Background Stroke is the main cause of disability in high income countries and ranks second as a cause of death worldwide. Infections occur frequently after stroke and may adversely affect outcome. Preventive antibiotic therapy in the acute phase of stroke may reduce infections and improve outcome. Objectives 1. To assess whether preventive antibiotic therapy in patients with acute stroke reduces the risk of dependency and death at follow-up. 2. To assess whether preventive antibiotic therapy in patients with acute stroke reduces infection rate. Search methods We searched the Cochrane Stroke Group's Trials Register (October 2010); The Cochrane Central Register of Controlled Trials (CENTRAL) (The Cochrane Library 2010, Issue 3); MEDLINE (1950 to October 2010) and EMBASE (1980 to October 2010). In an effort to identify further published, unpublished and ongoing trials we searched trials and research registers, scanned reference lists and contacted authors, colleagues and researchers in the field. Selection criteria Randomised controlled trials (RCTs) of preventive antibiotic therapy versus control (placebo or open control) in patients with acute ischaemic or haemorrhagic stroke. Data collection and analysis Two authors independently selected articles and performed data extraction; we discussed and resolved discrepancies in a consensus meeting with a third observer. We contacted the study authors to obtain missing data when required. An independent observer assessed methodological quality. We calculated relative risks (RRs) for dichotomous outcomes, assessed heterogeneity amongst included studies and performed subgroup analyses on study quality. Main results We included five studies involving 506 patients. Study population, study design, type of antibiotic and definition of infection differed considerably. The number of patients who died in the preventive antibiotic group was non-significantly reduced (33/248 (13%) versus 38/258 (15%), RR 0.85, 95% confidence interval (CI) 0.47 to 1.51); the number of dependent patients in the preventive antibiotic therapy group was also non-significantly reduced (97/208 (47%) versus 127/208 (61%), RR 0.67, 95% CI 0 Authors' conclusions In this meta-analysis, preventive antibiotic therapy seemed to reduce the risk of infection, but did not reduce the number of dependent or deceased patients. However, the included studies were small and heterogeneous. Large randomised trials are urgently needed.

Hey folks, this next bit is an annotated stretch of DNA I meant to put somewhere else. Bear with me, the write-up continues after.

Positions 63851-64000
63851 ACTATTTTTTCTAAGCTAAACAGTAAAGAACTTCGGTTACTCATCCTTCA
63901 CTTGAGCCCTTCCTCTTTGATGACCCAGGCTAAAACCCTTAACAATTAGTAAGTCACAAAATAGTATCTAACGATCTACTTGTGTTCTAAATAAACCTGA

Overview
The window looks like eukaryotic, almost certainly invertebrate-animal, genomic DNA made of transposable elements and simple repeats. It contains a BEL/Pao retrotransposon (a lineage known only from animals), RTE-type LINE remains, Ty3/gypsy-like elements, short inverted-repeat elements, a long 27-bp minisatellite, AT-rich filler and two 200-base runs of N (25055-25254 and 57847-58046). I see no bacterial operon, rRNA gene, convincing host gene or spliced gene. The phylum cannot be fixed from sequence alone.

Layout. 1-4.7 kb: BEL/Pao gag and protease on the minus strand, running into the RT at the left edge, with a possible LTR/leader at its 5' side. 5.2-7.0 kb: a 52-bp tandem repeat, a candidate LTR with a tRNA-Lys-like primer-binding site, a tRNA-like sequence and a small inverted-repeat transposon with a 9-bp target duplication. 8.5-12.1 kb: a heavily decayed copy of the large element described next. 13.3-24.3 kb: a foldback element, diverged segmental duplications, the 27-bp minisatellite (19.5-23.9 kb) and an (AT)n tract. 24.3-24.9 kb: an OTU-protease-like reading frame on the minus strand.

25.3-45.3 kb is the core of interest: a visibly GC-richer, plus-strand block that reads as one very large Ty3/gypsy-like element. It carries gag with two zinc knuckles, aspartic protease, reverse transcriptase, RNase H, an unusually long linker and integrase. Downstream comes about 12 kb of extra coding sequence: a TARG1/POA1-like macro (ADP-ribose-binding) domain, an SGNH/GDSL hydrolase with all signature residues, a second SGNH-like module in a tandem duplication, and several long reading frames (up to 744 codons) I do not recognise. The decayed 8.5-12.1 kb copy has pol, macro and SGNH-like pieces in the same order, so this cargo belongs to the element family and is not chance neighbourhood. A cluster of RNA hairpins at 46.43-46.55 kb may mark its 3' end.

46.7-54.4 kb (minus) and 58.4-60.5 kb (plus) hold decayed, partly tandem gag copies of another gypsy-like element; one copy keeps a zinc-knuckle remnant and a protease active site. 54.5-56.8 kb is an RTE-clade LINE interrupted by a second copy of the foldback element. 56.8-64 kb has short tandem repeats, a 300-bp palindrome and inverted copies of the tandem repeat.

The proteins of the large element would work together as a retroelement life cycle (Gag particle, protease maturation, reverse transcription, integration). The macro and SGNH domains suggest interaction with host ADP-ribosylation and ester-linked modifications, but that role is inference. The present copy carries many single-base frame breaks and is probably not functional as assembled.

|Journal||Cochrane Database Systematics Review|
|Publication status||Published - 2012|